In American Psycho, Christian Bale is surrounded by a bevy of rising young actors who all serve as foils to his detached, air sign nature. Scorpio Chloe Sevigny plays Jean, his gentle, compassionate secretary. She brings deep, water-sign emotions to this generally feeling-free film. Capricorn Jared Leto, as executive colleague Paul Allen, beats Bateman at his own game by being more powerful and successful than the killer could ever be. Only an earth sign could get out of his head and totally into the material and physical pleasures of this world we live in. And finally, fiery Reese Witherspoon, an Aries, plays Evelyn, Bateman's fiancée. She catches her man truly offguard by causing an attention-grabbing scene in a fancy restaurant after he dumps her. This sends Bateman running out of the joint in a tizzy, making his standard excuse, "I've got to return some videotapes."

All in all, it's the humor and charisma of this cast, as well as the satirical style of director Harron that saves this '80s send up from being a straight-to-video bomb. However, a film made in the ironic '90s about the empty '80s is unlikely to inspire much real feeling in movie-goers in the twenty-first century. For what it's meant to be though, it certainly rates as a guilty pleasure.

 

ABOUT THE AUTHOR

Jill Dearman is the author of the gay best sellers Queer Astrology For Men and Queer Astrology For Women (St. Martins Griffin/1999). She has been professionally practicing astrology for twelve years and currently writes horoscopes for the national magazines Twist and Girlfriends as well as numerous papers syndicated via Q Syndicate. She has written about subjects from astrology to literature to film and theater in Mademoiselle, Publishers Weekly and HX. An excerpt from her upcoming novel, The Great Bravura, was featured in Best Lesbian Erotica 2000(Cleis Press). She also writes and produces films. The Village Voice called Dearman a "risk surfing playwright" whose work "shocks and rocks." She is a 1999/2000 artist in residence at HERE in New York City.

Jill is also the author of LoveCycles, an email-delivered guide to love and relationships based on individual birth data, available in the Shop@StarIQ.

Visit the author's website.

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For more information about Jill Dearman, click here.

Other StarIQ articles by Jill Dearman:

  • The Bedroom Astrologer 11-15-00   4/5/2014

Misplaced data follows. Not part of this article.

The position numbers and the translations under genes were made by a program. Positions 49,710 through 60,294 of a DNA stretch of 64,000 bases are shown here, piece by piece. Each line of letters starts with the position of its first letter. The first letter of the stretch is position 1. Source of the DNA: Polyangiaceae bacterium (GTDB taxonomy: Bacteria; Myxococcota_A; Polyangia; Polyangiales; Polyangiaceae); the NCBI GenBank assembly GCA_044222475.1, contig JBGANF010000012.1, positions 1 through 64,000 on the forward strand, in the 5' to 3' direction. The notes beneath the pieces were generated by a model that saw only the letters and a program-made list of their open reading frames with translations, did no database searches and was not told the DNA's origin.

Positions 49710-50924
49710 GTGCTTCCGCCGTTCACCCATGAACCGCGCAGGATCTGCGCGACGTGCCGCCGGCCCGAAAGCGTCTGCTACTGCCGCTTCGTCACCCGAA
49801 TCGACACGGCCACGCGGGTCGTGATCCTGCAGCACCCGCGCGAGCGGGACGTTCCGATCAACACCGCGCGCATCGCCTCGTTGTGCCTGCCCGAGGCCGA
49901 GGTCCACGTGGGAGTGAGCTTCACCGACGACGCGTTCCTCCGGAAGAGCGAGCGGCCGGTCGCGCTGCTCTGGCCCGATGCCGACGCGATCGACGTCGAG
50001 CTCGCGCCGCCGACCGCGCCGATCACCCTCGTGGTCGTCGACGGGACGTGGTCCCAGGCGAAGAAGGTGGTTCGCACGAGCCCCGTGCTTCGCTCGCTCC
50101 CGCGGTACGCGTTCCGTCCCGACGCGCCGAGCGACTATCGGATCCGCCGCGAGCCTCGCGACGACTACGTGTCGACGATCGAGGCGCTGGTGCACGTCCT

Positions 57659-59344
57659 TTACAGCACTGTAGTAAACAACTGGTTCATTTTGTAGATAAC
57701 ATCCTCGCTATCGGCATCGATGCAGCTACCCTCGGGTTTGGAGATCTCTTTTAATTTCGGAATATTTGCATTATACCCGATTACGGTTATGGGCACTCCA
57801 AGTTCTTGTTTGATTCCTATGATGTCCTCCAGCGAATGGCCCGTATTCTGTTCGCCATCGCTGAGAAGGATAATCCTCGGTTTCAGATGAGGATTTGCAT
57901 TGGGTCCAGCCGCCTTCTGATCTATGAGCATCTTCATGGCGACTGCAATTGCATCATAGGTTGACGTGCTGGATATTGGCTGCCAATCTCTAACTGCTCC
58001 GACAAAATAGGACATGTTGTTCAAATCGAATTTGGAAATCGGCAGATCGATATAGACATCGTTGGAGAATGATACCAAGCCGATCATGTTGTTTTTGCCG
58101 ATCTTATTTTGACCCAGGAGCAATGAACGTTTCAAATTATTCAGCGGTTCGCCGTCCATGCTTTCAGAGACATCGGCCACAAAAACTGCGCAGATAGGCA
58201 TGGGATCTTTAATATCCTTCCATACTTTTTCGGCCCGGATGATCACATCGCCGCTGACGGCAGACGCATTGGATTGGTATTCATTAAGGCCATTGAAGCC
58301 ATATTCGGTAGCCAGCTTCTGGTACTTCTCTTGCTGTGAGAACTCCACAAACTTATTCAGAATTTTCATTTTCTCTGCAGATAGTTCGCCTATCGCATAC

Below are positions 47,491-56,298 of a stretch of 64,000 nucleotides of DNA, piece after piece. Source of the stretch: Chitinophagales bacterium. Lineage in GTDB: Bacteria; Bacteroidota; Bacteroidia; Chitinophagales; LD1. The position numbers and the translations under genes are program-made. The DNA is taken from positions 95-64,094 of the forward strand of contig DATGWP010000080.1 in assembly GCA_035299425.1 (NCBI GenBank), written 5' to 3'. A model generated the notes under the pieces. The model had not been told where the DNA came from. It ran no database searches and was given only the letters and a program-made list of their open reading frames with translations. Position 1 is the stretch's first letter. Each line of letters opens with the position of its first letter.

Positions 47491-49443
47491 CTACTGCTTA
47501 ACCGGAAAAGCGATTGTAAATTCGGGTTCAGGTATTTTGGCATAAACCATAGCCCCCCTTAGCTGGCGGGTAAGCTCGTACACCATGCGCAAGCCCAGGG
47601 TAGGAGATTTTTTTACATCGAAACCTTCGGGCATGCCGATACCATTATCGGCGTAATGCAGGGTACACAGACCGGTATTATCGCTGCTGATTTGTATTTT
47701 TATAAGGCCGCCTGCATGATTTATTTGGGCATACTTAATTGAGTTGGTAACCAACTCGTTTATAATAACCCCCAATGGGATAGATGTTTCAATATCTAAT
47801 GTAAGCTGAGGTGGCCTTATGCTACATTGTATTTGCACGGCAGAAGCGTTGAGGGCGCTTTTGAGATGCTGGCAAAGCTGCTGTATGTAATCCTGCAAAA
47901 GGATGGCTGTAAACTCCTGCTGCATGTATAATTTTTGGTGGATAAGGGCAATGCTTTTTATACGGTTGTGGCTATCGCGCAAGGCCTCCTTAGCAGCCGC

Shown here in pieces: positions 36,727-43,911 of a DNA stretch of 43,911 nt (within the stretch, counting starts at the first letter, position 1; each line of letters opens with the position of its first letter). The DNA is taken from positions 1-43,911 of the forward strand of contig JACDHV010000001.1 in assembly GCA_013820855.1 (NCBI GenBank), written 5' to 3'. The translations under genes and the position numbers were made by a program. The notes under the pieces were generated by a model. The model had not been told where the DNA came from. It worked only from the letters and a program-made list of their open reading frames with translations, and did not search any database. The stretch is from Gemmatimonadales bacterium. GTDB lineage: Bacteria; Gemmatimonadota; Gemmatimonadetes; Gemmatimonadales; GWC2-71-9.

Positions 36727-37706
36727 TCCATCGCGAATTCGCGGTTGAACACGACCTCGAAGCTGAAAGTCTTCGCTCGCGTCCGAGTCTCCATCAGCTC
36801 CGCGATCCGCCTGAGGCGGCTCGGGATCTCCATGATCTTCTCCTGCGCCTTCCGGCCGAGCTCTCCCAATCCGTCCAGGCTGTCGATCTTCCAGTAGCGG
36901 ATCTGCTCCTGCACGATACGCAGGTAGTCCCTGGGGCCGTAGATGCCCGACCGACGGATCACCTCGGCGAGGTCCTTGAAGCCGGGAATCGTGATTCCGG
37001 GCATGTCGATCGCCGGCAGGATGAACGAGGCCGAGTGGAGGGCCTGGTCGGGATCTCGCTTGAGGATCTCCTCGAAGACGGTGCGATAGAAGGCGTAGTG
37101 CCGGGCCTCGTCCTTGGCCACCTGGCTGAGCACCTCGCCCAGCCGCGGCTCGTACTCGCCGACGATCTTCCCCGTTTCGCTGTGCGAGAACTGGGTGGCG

• The Bedroom Astrologer 11-1-00   3/8/2014
  • These Men are from Venus   10/5/2013
  • Brendan Fraser: More Than Just a Pretty Face   4/27/2001
  • Sarah Michelle Gellar: Every Girl's Heroine   4/25/2001
  • Geoffrey Rush: The Moody Marquis   3/23/2001
  • Julia Roberts and Benjamin Bratt: Still Peaking   1/30/2001
  • Kate Winslet's Passionate Choices   12/29/2000
  • Helen Hunt and Hank Azaria: What Does This Woman Want?   12/5/2000
  • Bounce Star Ben Affleck: The Ball is in His Court   12/1/2000
  • Charlie's Angels: Drew Barrymore, Cameron Diaz and Lucy Liu   11/25/2000
  • Jim Carrey and Renee Zellweger: Dr. Seuss Meets Nurse Betty   11/17/2000
  • Dylan on Dylan   11/10/2000
  • Bono's Return to Roots of Rock   11/4/2000
  • Geena Davis and Bette Midler: Big Stars on the Small Screen   10/27/2000
  • Janet Jackson's Down-to-Earth Planets   10/21/2000
  • Gloria Steinem: Happy At Last   10/14/2000
  • The Strange Musical Path of Bjork   9/26/2000
  • Picture Perfect Couple: Brad Pitt and Jennifer Aniston   9/15/2000
  • Harrison and Michelle: A Return to Classic Hollywood   9/8/2000
  • Drew Barrymore: Happily Ever After At Last?   9/1/2000
  • Meg Ryan in the Middle   8/18/2000
  • Mark Wahlberg: Marky Mark is Back   8/12/2000
  • The Return of Cat Stevens   8/4/2000
  • Lou Reed and The Smashing Pumpkins: Piscean Themes   7/29/2000
  • Patti Smith: Her Gung Ho Comeback   7/21/2000
  • Rupert Everett: The Ultimate Gemini   7/7/2000
  • Angelina and Billy Bob: Hollywood's Mod, Odd Couple   6/30/2000
  • The Virgin Suicides: New Hollywood Meets Old Hollywood   6/2/2000
  • Opposites Attract On Screen   5/26/2000
  • Beatty and Bening's New Baby   5/19/2000
  • Puff Daddy and Jennifer Lopez   5/5/2000
  • Chloe Sevigny's Scorpionic Exploration of Sexuality   3/25/2000
  • Water Signs Rule the Cider House   3/23/2000
  • The Tangled Web of Ripley   3/2/2000
  • Aries Grrrl Warriors: Where Will They Go From Here?   2/18/2000